The Black Badge series is one of Rolls-Royce’s most unique, and perhaps, most important offering to date, with more than 27% of all Rolls sold globally being a Black Badge model. So with the introduction of the second-generation Ghost last year, Rolls-Royce has now – of course – given it the same stealthy treatment.
Despite its name, the Ghost Black Badge can actually be specified in any of the 44,000 colours in Rolls-Royce’s palette, or any custom hue that you can imagine. But most of its customers, as expected, chose to instead go for the model-specific black paint.
Dubbed as the “motor car industry’s darkest black”, the hue consists of a whopping 45 kg of paint, which is atomised and applied to an electrostatically charged body before being oven dried. The Ghost Black Badge then gets two layers of clear coat, before being hand-polished by a team of four craftsman for the signature high-gloss piano finish.
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The entire painstaking painting process takes up to five hours, and allows for an intensity “simply unattainable elsewhere in the automotive industry”. To contrast the intense black, customers can also opt for a high-contrast hand-painted Coachline to give it a “black and neon” aesthetic.
Unique on the Rolls-Royce Ghost Black Badge is also a unique dark finish on the Spirit of Ecstasy ornament and Pantheon Grille, thanks to a special chroming process that results in a final thickness of just one micrometre – around one hundredth of the width of a human hair.
Completing the all-black exterior look is a set of bespoke 21-inch wheels, constructed from 44 layers of carbon fibre to give it a unique look and extra strength, and finished with a lightly tinted lacquer to protect the finish – but still allow clients to observe the complexity of the wheels’ unique carbon fibre construction.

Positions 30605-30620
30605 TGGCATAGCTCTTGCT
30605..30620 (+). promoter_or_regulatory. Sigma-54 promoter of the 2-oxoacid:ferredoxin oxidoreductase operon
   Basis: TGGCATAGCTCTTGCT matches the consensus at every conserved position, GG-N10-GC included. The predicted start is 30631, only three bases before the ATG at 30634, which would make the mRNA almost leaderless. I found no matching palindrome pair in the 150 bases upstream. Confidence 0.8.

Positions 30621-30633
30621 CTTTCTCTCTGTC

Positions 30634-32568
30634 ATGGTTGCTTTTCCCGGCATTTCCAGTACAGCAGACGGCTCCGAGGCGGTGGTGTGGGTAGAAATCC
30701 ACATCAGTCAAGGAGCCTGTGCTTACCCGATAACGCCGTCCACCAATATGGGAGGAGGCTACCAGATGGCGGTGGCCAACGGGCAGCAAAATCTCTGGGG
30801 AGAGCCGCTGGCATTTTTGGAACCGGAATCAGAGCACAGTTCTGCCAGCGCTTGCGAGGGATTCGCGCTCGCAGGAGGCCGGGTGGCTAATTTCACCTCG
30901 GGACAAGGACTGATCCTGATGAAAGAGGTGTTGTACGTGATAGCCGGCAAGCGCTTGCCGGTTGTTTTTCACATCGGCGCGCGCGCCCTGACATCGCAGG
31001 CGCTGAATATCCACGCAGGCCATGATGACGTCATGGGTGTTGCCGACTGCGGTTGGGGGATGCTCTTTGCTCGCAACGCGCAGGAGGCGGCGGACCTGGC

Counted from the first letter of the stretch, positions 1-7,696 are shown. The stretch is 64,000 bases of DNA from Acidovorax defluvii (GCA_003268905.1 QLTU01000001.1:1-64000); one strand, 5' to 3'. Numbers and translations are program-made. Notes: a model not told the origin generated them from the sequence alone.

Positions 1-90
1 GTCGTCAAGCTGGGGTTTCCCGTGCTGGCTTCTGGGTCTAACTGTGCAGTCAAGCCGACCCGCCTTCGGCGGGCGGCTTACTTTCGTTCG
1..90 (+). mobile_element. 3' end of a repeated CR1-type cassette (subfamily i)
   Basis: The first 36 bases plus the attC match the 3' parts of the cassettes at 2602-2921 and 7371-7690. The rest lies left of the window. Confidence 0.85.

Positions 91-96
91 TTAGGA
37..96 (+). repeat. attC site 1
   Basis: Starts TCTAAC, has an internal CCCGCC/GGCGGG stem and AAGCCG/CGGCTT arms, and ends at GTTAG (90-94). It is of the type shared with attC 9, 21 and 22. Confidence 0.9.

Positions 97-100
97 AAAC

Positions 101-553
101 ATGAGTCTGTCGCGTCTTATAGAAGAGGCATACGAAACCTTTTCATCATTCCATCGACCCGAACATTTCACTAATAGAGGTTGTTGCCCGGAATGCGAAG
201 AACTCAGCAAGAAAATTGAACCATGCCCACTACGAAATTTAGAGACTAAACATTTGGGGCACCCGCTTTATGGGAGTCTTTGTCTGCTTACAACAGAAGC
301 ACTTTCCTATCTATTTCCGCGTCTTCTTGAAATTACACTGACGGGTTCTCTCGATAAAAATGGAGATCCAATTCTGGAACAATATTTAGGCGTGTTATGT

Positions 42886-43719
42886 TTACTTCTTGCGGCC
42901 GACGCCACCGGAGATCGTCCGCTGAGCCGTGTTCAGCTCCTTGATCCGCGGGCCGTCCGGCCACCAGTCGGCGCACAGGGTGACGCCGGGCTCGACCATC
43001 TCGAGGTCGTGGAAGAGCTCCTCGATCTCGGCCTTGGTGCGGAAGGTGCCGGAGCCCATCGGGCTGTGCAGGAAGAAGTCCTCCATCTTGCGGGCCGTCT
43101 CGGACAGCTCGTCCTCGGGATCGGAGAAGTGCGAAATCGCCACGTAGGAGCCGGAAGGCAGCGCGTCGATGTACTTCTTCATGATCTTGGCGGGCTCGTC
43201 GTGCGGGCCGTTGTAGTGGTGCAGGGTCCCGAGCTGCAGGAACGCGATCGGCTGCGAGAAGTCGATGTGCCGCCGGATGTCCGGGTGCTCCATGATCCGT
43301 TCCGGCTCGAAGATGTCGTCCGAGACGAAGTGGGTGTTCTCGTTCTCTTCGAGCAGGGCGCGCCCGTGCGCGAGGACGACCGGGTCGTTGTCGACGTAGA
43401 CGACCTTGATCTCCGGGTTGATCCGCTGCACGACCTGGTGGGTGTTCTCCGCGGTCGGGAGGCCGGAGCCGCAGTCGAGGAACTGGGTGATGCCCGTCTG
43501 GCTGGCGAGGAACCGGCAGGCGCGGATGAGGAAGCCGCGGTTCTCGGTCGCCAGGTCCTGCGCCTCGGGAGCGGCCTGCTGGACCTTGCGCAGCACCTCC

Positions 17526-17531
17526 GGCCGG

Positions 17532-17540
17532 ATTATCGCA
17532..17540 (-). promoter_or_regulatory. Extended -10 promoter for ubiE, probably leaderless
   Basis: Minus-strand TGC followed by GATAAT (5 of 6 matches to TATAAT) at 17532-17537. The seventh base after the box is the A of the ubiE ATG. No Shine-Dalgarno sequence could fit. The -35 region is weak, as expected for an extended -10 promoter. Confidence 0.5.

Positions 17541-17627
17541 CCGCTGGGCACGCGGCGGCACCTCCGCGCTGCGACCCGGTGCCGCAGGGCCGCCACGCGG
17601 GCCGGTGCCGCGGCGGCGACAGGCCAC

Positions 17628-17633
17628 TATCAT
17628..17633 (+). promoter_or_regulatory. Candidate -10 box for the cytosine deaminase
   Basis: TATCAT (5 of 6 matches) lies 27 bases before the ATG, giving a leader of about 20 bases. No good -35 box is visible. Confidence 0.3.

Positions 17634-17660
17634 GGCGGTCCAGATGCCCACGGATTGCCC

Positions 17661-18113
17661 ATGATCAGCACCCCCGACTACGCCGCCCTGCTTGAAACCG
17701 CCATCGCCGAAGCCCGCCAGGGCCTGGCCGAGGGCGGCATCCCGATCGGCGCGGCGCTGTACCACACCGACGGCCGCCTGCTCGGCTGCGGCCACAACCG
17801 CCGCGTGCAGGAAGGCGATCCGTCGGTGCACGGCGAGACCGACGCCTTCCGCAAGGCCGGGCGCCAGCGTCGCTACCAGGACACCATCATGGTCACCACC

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Inside, the Black Badge Ghost comes with bespoke trim pieces handmade from Bolivar veneer, layered with “technical fibre”, resin-coated carbon, and contrasting metal-coated threads laid in a diamond pattern to give it a three-dimensional effect.
There’s also the darkened air vents thanks to a physical vapour deposition process, but most noteworthy of all is the illuminated Black Badge infinity symbol on the dashboard, surrounded by 850 stars that are only visible at night, a perfect complement to the hallmark Starlight Headliner.
Like the exterior, the inside of the Ghost Black Badge can also be specified in any colour combinations that you like. Rolls-Royce says that, however, its customers do tend to stick with a darker motif, with brighter hues used solely to give it some more “pop”.
The car here that Rolls-Royce has customised to show off its new Black Badge Ghost model shows it off particularly well, with the main leather upholstery in black, accented by teal panels and trims pieces, and matched with teal brake calipers on the outside too.
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Beyond just aesthetic updates though, the Rolls-Royce Ghost Black Badge also comes with a number of mechanical tweaks to make it slightly more engaging to drive. The air suspensions have been tweaked to reduce body roll while cornering, and the 6.75-litre V12 engine also now makes 600 hp and 900 Nm of torque (up 29 hp and 50 Nm) to make the car feel a little lighter on its feet.
Exclusive to the Black Badge model is also the Low Mode button on the gearshift lever, which essentially unlocks the Ghost’s sports mode, resulting in 50% quicker gear shifts on the eight-speed ZF automatic gearbox. To be clear, it will never be a sports sedan, but at least it’ll still be pretty quick – even with its massive weight.
The Black Badge treatment will be offered on both the standard and long wheelbase version of the Rolls-Royce Ghost, and is now available for commission starting at GBP249,500 (approx. RM1.4 million) plus taxes.